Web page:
Restoration of Historic Terra Cotta
Terra cotta cladding and decorative elements can be found on many historic buildings. Its use was most prevalent between the late 1800s and the 1930s. Many building owners and facility managers are faced with deteriorating terra cotta components and need to determine appropriate repair methods or consider replacing the terra cotta with alternate materials. This presentation will discuss the origins and history of terra cotta and its use as a building material. The presenter will detail the causes and symptoms of terra cotta deterioration, and the course of action that building owners and managers should take when restoring terra cotta elements.
Restoration and Maintenance of Your Slate Roof
Slate roofing has been used in building construction for centuries and remains the most durable roofing material available today. With the proper design and maintenance of a slate roof, one can anticipate a service life in excess of 100 years. Correctly designing a slate roof requires a thorough analysis of existing conditions. This is particularly important if project scope is limited to slate and/or flashing repairs. Gale’s presentation will provide a brief history of slate; and describe accessory materials, types of slate, and how it is quarried and fabricated into shingles. We will also present evaluation methods and techniques, describe sampling procedures, discuss recognized standards for testing of existing and new slate shingles, elaborate on design considerations and identify potential troubleshooting issues and resolutions.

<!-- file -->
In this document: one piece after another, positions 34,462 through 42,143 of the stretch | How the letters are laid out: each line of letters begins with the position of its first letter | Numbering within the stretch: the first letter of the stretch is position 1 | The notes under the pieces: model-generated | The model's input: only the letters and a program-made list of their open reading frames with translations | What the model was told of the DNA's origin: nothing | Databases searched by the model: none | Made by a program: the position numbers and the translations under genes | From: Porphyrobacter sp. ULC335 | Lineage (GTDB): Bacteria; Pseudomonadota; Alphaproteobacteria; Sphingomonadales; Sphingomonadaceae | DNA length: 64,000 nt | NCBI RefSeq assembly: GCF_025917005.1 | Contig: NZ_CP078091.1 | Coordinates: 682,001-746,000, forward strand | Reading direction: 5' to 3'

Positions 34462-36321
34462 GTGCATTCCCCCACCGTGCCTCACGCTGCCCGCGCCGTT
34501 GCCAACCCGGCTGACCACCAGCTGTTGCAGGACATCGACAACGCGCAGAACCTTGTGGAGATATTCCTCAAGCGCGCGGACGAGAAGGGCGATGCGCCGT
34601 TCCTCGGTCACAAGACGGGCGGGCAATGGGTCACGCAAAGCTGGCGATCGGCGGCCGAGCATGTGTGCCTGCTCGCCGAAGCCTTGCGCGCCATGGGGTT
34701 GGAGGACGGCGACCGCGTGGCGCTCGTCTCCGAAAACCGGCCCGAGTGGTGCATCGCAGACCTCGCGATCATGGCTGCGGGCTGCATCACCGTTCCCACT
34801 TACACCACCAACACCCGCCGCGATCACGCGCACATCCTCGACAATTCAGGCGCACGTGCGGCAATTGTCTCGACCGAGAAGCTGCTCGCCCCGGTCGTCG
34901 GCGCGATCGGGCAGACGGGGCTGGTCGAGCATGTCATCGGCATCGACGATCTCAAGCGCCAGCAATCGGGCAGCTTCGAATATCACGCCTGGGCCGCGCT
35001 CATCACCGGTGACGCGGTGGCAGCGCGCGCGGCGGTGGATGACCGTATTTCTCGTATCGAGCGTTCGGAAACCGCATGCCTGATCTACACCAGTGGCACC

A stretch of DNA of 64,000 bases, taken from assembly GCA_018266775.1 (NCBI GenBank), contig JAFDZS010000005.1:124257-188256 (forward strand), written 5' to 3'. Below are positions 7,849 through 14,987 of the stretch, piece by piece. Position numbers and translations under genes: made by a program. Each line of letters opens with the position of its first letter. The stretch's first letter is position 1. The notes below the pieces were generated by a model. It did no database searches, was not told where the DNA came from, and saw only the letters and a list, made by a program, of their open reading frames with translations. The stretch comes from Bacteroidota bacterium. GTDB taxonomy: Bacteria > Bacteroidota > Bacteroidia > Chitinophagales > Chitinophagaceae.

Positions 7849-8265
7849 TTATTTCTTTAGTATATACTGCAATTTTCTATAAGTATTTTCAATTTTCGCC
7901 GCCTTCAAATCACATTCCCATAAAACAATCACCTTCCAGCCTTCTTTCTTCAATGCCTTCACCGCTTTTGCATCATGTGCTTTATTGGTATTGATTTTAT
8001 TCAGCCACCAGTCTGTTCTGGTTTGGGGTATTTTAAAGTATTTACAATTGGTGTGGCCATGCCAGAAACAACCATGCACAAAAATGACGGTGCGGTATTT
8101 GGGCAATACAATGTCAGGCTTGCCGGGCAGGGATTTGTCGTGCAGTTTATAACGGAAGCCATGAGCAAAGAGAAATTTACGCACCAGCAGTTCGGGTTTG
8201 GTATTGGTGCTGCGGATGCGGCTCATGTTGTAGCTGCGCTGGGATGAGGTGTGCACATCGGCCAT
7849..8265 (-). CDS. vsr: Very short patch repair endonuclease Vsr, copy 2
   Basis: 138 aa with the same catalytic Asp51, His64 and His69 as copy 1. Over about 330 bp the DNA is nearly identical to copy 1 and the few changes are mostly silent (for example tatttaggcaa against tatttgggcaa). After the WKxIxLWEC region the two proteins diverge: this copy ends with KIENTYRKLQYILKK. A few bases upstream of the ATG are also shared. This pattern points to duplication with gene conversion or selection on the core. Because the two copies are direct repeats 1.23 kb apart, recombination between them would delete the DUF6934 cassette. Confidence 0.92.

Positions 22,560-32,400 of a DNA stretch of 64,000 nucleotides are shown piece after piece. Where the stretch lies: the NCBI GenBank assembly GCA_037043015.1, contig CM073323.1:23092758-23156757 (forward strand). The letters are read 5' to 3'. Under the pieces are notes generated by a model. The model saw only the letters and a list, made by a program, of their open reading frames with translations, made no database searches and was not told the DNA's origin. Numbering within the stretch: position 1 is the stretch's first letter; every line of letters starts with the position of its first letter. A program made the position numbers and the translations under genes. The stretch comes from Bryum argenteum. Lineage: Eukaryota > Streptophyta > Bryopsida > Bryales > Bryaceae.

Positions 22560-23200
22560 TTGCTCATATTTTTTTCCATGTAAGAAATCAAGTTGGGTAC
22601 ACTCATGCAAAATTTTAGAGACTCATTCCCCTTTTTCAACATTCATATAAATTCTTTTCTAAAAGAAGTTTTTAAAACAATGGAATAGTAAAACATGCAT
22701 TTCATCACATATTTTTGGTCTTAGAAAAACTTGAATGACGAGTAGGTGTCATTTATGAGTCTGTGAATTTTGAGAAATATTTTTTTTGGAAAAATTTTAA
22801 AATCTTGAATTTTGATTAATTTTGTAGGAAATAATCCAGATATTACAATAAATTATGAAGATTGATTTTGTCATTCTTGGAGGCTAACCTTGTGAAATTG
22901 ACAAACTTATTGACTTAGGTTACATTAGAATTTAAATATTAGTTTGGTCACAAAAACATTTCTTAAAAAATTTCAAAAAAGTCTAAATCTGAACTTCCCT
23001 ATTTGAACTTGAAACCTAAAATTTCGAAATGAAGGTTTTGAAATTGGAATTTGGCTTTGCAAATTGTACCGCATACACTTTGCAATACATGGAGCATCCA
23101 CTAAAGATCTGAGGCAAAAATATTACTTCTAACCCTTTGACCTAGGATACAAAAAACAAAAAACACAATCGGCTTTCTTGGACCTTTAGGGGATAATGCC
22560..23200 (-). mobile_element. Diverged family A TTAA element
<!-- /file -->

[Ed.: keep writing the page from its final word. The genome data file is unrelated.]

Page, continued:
A Systematic Approach to Evaluating the Building Envelope
A major responsibility of building owners and managers is to ensure that their buildings are water-tight, energy-efficient, and safe. This often means investigating and evaluating the building envelope (roofs, walls, windows, waterproofing, and structure) to define and resolve existing problems as well as to avoid future problems. We will present a systematic approach for investigating, evaluating, and repairing building envelope problems including researching a building’s history, performing a field inspection, testing methods, and engineering analysis and material selection.
A Guide to Inspecting and Maintaining Various Roofing Systems
This presentation will provide a detailed guide to investigating, evaluating, and repairing problems with many of the most frequently-used types of roofs including “sloped” (metal, slate, tile, shingle) and low slope or “flat” (built-up roofing, modified, single-ply, etc.). The systematic approach outlined in this presentation includes researching the roof’s history, performing a field inspection, testing methods, setting up a database or benchmark for roof management, and reviewing available tracking forms and roof evaluation checklists.